diagram of relationship of Venus to Earth, with Earth at the center with near-concentric circles around it.

Figure 23: Fixing Earth in its orbit, four distinguishable visibilities of Venus result from its position relative to the Sun: “0” corresponds to first morning visibility, where it can be seen just above the Eastern horizon as the sun rises; 0 to 263 corresponds to Venus’s Morningstar visibility in the East; 263 to 313 represents Venus’s invisibility at superior conjunction, where it is lost in the brightness of the Sun; 313 to 576 corresponds to Venus’s visibility as eveningstar over the western horizon; 576 to 0 represents invisibility at inferior conjunction.

Picture of old pages with images and glyphs

Figure 24: Dresden Codex page 46 – 50, the Venus pages.

On the right hand sides of the Venus Pages, three sets of images illustrate the Venus Round. In the upper register, a deity named in the text as a companion of Venus in the East, sits on a skyband throne. In the middle register, a different deity also named as a companion of Venus in the East strikes a warrior pose, wielding an Aztec weapon, the atlatl. The third image, at the bottom, depicts the victim of the warrior figure, with the text noting that it has been “speared.” The spearing is described in the hieroglyphic text surrounding the illustrations, and the text goes on to record the omens that result from the violence. It would have been the priest’s duty to interpret the omen as healthy or dangerous for the community s/he served, and so consulted the rest of the manuscript for the appropriate rituals in response. Given the context, the most likely home of this priest would have been the late Postclassic city of Mayapan in northern Yucatan.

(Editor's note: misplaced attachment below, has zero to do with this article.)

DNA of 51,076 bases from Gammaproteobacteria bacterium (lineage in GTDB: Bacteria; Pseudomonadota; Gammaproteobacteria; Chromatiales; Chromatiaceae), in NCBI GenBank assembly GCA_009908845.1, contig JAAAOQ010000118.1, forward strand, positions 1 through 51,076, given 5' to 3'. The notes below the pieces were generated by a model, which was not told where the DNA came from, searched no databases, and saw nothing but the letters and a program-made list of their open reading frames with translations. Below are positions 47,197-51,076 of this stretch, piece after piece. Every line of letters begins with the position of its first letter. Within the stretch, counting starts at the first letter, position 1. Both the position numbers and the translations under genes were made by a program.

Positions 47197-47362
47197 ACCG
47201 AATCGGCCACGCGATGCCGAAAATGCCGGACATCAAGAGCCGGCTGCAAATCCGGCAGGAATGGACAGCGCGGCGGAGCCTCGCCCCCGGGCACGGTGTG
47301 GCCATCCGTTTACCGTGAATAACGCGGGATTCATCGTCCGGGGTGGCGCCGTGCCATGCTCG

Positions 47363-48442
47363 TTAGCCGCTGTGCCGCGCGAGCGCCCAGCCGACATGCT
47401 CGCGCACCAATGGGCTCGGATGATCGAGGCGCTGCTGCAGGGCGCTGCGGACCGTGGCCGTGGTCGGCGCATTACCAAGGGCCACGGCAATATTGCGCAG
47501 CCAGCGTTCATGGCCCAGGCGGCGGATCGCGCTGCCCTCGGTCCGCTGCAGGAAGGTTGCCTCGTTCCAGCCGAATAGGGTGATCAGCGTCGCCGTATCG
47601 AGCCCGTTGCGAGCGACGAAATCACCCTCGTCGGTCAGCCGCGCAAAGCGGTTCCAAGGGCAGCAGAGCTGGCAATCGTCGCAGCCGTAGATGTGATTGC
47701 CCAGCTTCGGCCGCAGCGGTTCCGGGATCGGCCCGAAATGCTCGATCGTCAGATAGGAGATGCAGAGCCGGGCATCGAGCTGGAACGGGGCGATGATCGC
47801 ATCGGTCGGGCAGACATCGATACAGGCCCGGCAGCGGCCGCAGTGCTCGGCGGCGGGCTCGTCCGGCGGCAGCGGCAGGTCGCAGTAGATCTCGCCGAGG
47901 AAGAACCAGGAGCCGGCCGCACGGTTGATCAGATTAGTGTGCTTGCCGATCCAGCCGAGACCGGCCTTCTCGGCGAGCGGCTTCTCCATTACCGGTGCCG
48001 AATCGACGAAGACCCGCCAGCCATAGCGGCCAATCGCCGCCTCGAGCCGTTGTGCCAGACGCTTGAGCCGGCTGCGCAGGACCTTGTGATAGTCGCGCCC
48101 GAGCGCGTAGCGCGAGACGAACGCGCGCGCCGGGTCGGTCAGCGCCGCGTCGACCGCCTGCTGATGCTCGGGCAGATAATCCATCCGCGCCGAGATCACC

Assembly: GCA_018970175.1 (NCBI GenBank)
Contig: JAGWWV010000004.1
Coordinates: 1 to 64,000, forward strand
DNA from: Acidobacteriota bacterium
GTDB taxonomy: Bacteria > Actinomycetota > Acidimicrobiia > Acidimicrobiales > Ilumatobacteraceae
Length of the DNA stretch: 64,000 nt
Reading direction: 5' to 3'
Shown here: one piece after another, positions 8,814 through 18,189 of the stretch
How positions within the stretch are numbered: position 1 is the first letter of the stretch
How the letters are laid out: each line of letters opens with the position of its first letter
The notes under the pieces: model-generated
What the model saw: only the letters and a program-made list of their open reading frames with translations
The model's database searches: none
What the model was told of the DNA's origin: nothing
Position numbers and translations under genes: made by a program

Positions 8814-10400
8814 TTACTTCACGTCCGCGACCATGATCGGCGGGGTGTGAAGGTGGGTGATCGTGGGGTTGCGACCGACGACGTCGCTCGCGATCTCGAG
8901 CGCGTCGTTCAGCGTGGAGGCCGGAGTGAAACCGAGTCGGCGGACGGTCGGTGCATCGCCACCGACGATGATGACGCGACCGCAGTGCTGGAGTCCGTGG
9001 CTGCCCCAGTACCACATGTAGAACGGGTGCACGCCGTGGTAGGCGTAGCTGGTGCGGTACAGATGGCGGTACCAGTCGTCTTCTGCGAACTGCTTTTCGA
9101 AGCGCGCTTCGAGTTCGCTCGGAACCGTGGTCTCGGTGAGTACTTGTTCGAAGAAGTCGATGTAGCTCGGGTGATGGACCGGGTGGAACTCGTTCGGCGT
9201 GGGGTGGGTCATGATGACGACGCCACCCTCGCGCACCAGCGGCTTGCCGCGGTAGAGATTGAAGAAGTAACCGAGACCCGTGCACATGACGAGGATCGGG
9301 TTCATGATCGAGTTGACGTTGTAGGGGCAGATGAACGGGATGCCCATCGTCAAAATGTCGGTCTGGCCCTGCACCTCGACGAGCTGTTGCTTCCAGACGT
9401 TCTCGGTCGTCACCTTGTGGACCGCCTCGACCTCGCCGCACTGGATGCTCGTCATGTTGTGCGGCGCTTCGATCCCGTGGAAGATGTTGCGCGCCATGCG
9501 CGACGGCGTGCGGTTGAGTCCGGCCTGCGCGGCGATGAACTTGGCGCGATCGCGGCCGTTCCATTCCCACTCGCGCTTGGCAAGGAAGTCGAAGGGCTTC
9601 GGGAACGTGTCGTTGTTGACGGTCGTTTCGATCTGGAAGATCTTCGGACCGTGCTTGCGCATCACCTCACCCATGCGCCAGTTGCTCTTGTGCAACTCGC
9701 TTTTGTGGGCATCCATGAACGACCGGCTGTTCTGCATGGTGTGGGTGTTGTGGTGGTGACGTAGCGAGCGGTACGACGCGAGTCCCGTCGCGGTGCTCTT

One of the notable features of the Venus Table is that it provides a set of intervals useful for the real-time correction of Venus observations. The Preface of the Venus Table (Page 24) includes information useful for accommodating progressions through the Long Count to compensate for the difference between the 584-day canonical period and the 583.92-day synodic period. The specific protocol for implementing these corrections has been a matter of debate for the last century, but it now appears that their implementation was relatively straightforward, and it points to a specific date of its discovery. This implementation suggests that the Venus Table was fully elaborated during the time that the Feathered Serpent was spreading across Mesoamerica, and at the time that Chich’en Itza was being transformed architecturally to be centered on the Temple of K’uk’ulkan. 53

Picture of old page full of glyphs, with arrows identifying important features

Figure 25: Dresden Codex page 24 showing preface of Venus Table.

In line with the “International” artistic style that emerged in the Postclassic period, it appears that astronomical knowledge was also increasingly shared. There is a set of New Year Pages in the Madrid Codex, which appears to be a bit later than the Dresden Codex. Perhaps more intriguing is the Venus almanac in the Mixtec manuscript known as the Borgia Codex. It was instrumental in Eduard Seler’s early nineteenth-century work on the Dresden Codex, although the two manuscripts do not follow the same structure. 54